FREELY DOWNLOADABLE AND CONNECTED EAP* MATERIALS
*English for Academic Purposes at the college/university level
Congratulations on your EAP course assignment!
I hope the resources on this page can help you get off to a good start.
Most of them are PowerPoint presentations of things that I believe are essential for EAP students to know, but course readings, assignments, peer response activities, etc. are still at the discretion of the teacher.
That said, there is still connectedness to these materials, in the sense that students ideally will pass through 3 stages: (1) doing top-down argumentative writing (i.e., having a thesis statement at the outset and "mining" secondary sources to prove it), (2) learning to do a response to and deconstruction of a text, and (3) doing bottom-up argumentative writing (i.e., having a research question, reading around the research question, coming to a conclusion based on the readings, having that conclusion tested and challenged during peer review, and basically going back and forth between the texts, feedback from peers/teacher, and one's own thoughts to finally come up with an argument that emerges from intertextuality and interaction).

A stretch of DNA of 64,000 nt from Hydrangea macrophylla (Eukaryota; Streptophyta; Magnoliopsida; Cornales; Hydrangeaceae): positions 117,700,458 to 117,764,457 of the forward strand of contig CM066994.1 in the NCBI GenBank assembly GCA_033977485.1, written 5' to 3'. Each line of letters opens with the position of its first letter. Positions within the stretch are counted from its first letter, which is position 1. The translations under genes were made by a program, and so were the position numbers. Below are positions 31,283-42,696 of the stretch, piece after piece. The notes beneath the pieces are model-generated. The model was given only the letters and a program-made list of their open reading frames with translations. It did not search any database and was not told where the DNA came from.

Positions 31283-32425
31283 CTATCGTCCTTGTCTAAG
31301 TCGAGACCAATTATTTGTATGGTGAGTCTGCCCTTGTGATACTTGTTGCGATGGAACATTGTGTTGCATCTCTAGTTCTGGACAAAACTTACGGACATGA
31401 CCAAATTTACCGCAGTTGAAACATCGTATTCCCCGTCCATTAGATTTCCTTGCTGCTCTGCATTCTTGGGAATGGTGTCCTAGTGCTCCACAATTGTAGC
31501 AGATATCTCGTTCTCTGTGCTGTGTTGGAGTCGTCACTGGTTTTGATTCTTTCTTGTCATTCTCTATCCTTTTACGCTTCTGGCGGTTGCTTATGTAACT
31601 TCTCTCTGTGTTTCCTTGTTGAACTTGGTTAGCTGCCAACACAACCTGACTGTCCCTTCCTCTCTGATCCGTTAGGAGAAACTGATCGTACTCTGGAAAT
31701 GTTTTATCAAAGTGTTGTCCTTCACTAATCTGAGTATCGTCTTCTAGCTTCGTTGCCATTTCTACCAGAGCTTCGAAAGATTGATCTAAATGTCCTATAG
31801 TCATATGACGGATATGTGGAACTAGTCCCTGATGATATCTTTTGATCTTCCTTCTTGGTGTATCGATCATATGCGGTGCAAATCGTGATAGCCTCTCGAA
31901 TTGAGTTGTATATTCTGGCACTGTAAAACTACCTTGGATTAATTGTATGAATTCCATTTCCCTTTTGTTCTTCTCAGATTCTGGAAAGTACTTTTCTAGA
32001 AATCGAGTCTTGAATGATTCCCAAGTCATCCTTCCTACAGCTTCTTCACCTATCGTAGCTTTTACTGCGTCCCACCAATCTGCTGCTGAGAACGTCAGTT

There are also additional resources, as the above process only speaks to developing fluency in writing, not grammatical accuracy or increased complexity of sentence structures. The resources on "How to proofread a paper" can teach students how to improve the grammatical accuracy of their papers, and the resources for one-on-one teacher-student conferencing (titled "The Magic of 7 & 13") will help teachers give feedback that will improve sentence complexity as appropriate to, and in the context of, the sentences within the specific writing assignments students are working on.
How to use the resources: Start the semester by giving students the "Survey of Previous Writing Experiences," and read the materials for "The Magic of 7 & 13" to prepare yourself to conference with students. Take students through the 3 stages of writing development using the materials provided (the later the stage, the more the materials and the longer you'll have to spend on that stage), and have individual conferences for each paper. Give students the lesson on how to proofread a paper while they are working on the draft for the first paper, and comment on the quality of their proofreading when you have the individual conferences for each paper.
Also, show the PowerPoint "Understanding Assignment Guidelines" early on in the semester, as well as the PowerPoint "Linguistic Aspects of Academic Writing." Whenever you use models for writing in class (e.g., readings, student work that's being shown as an example), refer to the constructs in these PowerPoints, such as summary vs. evaluation, response vs. synthesis, nominalizations, Latinate verbs, etc.